Health and Science

Risky or loving? Co-sleeping study divides parents and doctors

Linda Carroll
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Bed sharing with an infant, or co-sleeping, has become a hot-button issue for many parents. Adding tinder to the fire, a new study has found co-sleeping to be associated with a higher risk of death, especially among infants under 4 months of age.

After analyzing data on 8,207 infant deaths from 24 states that occurred between 2004 and 2012, researchers determined that nearly 74 percent of deaths in babies younger than 4 months occurred in a bed-sharing situation, according to the study published Monday in Pediatrics.

Among older infants—those aged 4 months to 364 days—the rate was slightly lower, at nearly 59 percent.

So how common is bed sharing?

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"One recent study showed that up to 45 percent of parents reported they had bed shared at one point in the past two weeks," said Dr. Jeffrey Colvin, the new study's lead author and a pediatrician at Children's Mercy Hospital and Clinics in Kansas City, Missouri. "Another recent study found that 11 percent of parents reported bed sharing as a usual practice."

Colvin and his colleagues started looking into co-sleeping in an effort to explain some sad statistics.

"SIDS and other sleep related deaths are the third leading cause of infant mortality in the U.S., and after the first month of life, they are the leading cause," Colvin said.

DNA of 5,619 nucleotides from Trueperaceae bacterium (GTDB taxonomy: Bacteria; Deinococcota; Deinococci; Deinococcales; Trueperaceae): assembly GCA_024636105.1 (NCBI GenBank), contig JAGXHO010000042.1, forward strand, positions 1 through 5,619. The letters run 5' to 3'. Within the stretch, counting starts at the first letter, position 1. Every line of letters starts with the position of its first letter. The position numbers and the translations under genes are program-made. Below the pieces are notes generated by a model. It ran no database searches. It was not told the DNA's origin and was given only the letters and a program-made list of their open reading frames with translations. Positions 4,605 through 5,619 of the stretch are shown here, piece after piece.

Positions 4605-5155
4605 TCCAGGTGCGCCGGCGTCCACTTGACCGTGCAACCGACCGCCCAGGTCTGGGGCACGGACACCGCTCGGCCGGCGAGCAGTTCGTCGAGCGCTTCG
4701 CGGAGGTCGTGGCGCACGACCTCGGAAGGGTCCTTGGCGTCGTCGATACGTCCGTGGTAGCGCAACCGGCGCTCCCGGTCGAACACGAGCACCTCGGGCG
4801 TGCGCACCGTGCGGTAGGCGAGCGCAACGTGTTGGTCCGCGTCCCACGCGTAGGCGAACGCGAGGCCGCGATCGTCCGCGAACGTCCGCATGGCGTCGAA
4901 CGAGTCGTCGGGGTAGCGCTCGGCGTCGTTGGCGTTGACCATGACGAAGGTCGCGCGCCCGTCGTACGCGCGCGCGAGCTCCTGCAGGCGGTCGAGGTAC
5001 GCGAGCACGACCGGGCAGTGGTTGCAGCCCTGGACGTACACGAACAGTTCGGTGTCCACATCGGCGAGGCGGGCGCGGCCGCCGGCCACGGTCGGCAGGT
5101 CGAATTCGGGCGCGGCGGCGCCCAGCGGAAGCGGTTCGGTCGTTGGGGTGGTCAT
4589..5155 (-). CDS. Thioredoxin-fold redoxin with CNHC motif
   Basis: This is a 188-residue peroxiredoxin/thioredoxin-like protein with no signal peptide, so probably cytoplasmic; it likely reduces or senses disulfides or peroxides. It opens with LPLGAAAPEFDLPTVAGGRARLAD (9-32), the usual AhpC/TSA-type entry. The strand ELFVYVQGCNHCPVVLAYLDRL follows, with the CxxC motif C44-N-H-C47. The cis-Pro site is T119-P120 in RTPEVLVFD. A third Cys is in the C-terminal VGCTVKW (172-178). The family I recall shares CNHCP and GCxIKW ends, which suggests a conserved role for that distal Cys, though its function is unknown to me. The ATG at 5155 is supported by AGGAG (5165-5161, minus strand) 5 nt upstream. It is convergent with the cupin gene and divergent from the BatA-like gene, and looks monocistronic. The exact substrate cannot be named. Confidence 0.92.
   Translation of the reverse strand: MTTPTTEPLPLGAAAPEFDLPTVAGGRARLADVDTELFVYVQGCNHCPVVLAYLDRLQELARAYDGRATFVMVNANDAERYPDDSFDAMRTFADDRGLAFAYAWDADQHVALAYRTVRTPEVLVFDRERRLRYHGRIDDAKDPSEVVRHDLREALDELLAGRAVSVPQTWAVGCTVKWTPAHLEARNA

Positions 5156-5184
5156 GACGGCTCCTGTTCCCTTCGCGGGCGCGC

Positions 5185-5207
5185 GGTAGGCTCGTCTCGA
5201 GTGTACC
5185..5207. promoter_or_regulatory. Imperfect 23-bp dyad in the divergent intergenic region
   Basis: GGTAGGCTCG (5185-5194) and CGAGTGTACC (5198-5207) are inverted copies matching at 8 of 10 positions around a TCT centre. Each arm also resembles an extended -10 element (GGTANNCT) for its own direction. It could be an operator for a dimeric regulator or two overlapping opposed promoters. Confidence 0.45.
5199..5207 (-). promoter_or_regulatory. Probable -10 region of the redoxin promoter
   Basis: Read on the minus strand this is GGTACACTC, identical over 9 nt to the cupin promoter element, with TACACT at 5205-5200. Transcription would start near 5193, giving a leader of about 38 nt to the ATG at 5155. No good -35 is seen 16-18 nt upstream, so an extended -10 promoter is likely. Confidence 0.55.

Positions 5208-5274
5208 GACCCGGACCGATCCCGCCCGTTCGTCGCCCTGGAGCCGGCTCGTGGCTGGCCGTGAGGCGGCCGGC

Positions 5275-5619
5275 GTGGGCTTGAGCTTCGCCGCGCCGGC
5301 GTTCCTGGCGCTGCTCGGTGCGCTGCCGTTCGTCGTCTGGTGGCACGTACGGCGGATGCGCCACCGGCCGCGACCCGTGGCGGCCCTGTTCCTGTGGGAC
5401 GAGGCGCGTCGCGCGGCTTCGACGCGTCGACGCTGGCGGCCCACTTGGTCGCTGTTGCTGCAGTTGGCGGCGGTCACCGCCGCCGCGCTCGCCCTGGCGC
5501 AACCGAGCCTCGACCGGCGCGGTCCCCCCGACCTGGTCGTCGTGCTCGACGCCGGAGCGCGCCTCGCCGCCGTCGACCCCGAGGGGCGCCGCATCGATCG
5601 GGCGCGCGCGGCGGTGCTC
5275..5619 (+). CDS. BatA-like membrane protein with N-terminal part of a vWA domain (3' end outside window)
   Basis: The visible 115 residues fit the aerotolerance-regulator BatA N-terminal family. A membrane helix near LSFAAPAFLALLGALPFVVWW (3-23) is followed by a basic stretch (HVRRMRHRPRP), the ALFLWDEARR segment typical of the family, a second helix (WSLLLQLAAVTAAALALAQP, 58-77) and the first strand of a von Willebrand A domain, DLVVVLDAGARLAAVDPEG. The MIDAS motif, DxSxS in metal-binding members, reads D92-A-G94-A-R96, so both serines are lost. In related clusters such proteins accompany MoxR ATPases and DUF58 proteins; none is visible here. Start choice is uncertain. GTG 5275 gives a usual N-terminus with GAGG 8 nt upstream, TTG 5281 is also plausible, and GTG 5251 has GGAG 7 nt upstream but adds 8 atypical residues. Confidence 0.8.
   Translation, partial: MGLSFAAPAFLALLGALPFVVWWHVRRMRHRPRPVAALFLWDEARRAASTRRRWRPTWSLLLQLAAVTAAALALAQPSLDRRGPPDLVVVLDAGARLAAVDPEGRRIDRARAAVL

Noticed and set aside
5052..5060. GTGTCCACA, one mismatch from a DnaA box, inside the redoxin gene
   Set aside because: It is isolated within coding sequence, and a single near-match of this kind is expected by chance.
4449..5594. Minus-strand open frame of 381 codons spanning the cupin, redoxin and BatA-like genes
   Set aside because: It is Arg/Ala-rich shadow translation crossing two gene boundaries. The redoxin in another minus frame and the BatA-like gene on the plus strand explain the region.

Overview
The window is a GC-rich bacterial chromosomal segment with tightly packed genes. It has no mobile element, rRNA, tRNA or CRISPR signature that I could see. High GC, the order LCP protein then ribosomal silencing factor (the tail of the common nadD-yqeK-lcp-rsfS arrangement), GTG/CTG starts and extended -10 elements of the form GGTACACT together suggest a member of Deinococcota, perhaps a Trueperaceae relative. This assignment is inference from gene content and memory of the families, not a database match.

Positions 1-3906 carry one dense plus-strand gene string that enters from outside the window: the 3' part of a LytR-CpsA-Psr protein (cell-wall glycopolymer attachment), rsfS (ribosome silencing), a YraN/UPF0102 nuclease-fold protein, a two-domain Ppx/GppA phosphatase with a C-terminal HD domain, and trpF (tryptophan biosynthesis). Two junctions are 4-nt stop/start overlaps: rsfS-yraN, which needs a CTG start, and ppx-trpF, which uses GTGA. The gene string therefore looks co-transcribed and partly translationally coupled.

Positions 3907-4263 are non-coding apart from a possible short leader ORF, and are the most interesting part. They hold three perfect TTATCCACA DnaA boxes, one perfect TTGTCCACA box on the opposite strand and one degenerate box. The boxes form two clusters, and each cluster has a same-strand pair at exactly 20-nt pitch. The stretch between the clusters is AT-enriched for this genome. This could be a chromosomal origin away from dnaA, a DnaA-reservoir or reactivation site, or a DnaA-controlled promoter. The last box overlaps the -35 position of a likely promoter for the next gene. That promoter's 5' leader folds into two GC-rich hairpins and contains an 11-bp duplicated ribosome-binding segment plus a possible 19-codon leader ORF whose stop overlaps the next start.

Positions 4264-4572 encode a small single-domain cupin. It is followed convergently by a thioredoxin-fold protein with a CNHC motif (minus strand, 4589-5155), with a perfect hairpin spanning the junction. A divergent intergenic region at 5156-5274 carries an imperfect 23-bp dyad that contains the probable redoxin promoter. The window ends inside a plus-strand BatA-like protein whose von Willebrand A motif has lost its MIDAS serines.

While the researchers were able to associate bed-sharing with a higher risk of death in infants, they did not analyze factors that are known to increase the risk of death in co-sleeping infants, such as parental smoking and alcohol consumption. That data may be part of a future study, Colvin said.

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It's also not possible to get a sense of how common these deaths are because the researchers did not have data on the total number of babies born in the 24 states during the study period. But Colvin allowed that the deaths "can be very rare."

Still, Colvin said, "you have this perfectly healthy infant that has no health problems, no risk of dying, and for them to suddenly and completely unexpectedly die is so tragic."

Colvin suggests a compromise for parents who want to sleep next to their babies: co-sleepers.

"These are devices that sit next to the bed and allow babies to have their own safe space," Colvin explained. "They haven't been studied yet, but they are still very promising."

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The new study isn't the first to suggest that co-sleeping might up the risk of infant death, but the research hasn't deterred moms from choosing to take their babies into bed at night.

For Star Staubach it was a matter of trusting a mother's instincts. "I just didn't feel it was right to leave a newborn, who must still want the feeling of being in utero, by herself," said Staubach, 38, who lives in the greater Cincinnati area. "I wanted to keep up that connection and the bonding and the nurturing."